Medet Tiulegenov, a professor of international and comparative politics at the American University of Central Asia in Bishkek, Kyrgyzstan’s capital, says the scandal’s implications are even broader. The samara.kg story “has wide ramifications for democratic development in Kyrgyzstan,” he says. Biometrics were supposed to strengthen the integrity of elections. Instead, they have been used to undermine it:
The country has developed electoral procedures that minimize electoral fraud mostly due to the introduction of biometric identification of voters and voting with electronic scanners. Samaragate, however, puts in question this achievement. Moreover, a new challenge to civil society might be the difficulty of tracking and monitoring possible manipulations of electoral data in the future.
Samaragate is just one example of how technology can warp elections, especially in fragile democracies. There are many more cases—most of which will not make it into local news, much less receive global attention—of governments in poor countries using technology to distort the democratic process—not only in Central Asia but in countries like the Philippines, Myanmar, and Cambodia. And these cases are unlikely to be addressed in any meaningful way.
In the Philippines, for example, Rodrigo Duterte was elected in 2016 in large part due to his groundbreaking Facebook campaign. Since becoming president, he has used the same platform to manipulate public opinion with “fake news” and crack down on critics, including journalist Maria Ressa. Ressa has urged Mark Zuckerberg to address the issue. Instead, in November 2017, Facebook announced a partnership with the Duterte government to build underwater cables for high-speed internet.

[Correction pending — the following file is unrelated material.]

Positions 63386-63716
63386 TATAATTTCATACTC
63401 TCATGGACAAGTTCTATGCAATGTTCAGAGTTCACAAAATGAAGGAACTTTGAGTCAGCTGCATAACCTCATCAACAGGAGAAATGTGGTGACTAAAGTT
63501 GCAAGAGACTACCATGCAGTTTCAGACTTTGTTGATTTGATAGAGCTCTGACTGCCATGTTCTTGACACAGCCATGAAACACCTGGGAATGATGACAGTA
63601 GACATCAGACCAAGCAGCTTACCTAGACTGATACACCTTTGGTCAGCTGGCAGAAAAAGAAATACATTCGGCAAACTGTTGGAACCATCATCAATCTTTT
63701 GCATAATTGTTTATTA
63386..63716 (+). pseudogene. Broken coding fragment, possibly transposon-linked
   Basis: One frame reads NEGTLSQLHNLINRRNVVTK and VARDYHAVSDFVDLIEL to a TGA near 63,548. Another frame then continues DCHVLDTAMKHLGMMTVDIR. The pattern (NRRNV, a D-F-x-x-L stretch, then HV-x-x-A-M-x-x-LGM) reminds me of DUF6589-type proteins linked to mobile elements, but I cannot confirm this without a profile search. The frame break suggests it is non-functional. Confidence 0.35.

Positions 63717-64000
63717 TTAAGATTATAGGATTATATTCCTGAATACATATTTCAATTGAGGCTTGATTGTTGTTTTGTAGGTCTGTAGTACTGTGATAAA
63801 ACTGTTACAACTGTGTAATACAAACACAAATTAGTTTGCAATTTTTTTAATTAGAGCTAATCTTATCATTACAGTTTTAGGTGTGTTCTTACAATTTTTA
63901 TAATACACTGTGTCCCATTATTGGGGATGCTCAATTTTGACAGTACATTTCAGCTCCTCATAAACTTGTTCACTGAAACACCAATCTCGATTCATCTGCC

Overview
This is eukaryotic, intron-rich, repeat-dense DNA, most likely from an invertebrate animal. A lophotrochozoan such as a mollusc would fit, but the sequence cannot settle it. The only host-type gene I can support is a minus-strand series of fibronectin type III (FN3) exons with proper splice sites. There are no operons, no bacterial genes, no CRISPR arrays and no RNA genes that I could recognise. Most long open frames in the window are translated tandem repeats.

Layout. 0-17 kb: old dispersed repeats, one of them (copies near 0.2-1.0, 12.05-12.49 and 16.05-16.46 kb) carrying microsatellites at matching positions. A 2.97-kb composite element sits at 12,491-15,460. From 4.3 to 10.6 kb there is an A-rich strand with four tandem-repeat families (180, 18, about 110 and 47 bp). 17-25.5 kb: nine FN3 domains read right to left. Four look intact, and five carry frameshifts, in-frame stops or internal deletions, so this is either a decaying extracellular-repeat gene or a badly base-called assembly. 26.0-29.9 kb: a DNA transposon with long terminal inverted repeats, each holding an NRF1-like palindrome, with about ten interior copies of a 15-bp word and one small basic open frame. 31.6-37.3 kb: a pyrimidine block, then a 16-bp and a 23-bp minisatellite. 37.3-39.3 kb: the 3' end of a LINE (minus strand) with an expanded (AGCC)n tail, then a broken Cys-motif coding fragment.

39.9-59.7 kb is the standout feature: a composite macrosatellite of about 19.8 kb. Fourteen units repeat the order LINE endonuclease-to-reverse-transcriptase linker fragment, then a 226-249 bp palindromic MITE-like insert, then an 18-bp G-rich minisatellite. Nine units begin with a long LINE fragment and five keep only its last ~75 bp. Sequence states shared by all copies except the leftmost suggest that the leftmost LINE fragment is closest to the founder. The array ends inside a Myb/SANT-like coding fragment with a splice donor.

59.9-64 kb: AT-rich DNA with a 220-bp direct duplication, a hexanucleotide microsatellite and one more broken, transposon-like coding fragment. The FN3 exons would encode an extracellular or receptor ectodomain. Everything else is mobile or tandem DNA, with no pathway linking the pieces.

Biometric data raises additional concerns. Several countries, including the Philippines, Venezuela, and Iraq, already connect bank accounts and voter registration to biometrics. It is impossible to guarantee that states will not misuse this data as the Kyrgyz government did. And electoral interference is likely to be the least of it—biometrics have the potential to greatly increase a government’s ability to surveil and repress its citizens. To take one example, China is currently collecting biometric data on everyone aged twelve to sixty-five in the region of Xinjiang.
In the United States, revelations about surveillance, fake news, and Russian influence are finally starting a public conversation about the dark side of technology. The European Union is implementing a comprehensive privacy law to protect the personal data of its citizens. Yet, while these initiatives are important and should be pursued, citizens in lesser developed nations are often overlooked and excluded from the global discussion about digital rights. If technology is to be democratic, it should work in everyone’s interests, not only those who happen to live in rich countries.